… the brains behind a new two year study, think not.
British scientists have begun testing a radically new approach to treating schizophrenia based on emerging evidence that it could be a disease of the immune system.
During the next two years, 30 patients will receive monthly infusions of an antibody drug currently used to treat multiple sclerosis (MS), which the team hopes will target the root causes of schizophrenia in a far more fundamental way than current therapies.
The trial builds on more than a decade’s work by Oliver Howes, a professor of molecular psychiatry at the MRC London Institute of Medical Sciences and a consultant psychiatrist at the Maudsley Hospital in south London. Howes’s team is one of several worldwide to have uncovered evidence that abnormalities in immune activity in the brain may lie at the heart of the illness.
Recent work by Howes and colleagues found that in the earliest stages of schizophrenia, people experience a surge in the number and activity of immune cells in the brain. As well as fighting infection, these cells, called microglia, have a “gardening” role, pruning unwanted connections between neurons.
But in schizophrenia patients, the pruning appears to become more aggressive, leading to vital connections being lost. The most extensive pruning appears to occur in the frontal cortex, the brain’s master control centre, and also the auditory regions, which could explain why patients often hear voices. The frontal cortex indirectly controls the brain’s levels of dopamine – a surge in this brain chemical is thought to explain the delusions and paranoia experienced by those with schizophrenia.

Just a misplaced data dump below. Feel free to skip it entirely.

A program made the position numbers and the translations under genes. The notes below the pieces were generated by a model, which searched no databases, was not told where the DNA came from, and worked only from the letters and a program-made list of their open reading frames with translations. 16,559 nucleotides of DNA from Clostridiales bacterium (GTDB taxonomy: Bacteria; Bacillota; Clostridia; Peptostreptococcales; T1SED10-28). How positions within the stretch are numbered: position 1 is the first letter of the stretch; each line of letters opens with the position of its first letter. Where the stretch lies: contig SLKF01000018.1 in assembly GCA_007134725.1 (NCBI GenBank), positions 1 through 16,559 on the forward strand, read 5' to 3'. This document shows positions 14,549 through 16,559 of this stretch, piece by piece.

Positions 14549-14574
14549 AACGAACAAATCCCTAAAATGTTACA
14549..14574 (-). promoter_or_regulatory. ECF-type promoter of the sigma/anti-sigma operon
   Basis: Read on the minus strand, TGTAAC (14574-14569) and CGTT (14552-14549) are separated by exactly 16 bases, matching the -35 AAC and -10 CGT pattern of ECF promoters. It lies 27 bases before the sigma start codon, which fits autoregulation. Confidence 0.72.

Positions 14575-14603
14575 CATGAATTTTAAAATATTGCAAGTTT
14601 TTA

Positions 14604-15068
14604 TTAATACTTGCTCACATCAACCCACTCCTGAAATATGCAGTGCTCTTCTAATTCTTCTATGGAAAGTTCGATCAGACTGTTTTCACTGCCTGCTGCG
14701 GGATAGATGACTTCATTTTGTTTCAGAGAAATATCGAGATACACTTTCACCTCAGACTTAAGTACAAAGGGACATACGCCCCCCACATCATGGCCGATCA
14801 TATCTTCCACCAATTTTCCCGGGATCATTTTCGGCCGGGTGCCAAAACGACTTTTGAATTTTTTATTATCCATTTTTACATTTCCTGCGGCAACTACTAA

Nearly all existing medications work by blocking dopamine, which can bring psychotic symptoms under control, but fail to protect the brain’s basic architecture from damage.
There is a growing appreciation that other, perhaps less well-known, symptoms associated with schizophrenia, memory and cognitive problems, and lack of motivation; can have an equally profound impact on patients and existing drugs do little to help this side of the disease.
The latest trial, a collaboration between MRC scientists and King’s College London, involves treating patients with a monoclonal antibody drug, called Natalizumab, that is already licensed for MS. In MS, the brain’s immune cells go awry by attacking a different aspect of the brain’s wiring. And although the diseases manifest in very different ways, apparent parallels in the underlying biology raise the possibility that the MS drug might help schizophrenia patients.
The drug works by targeting microglia and restricting their movement around the brain, which scientists hope could prevent the over-pruning of vital connections. In doing so, it could potentially address the disease’s full spectrum of symptoms.
To find out more about the trial, please visit the MRC website here…
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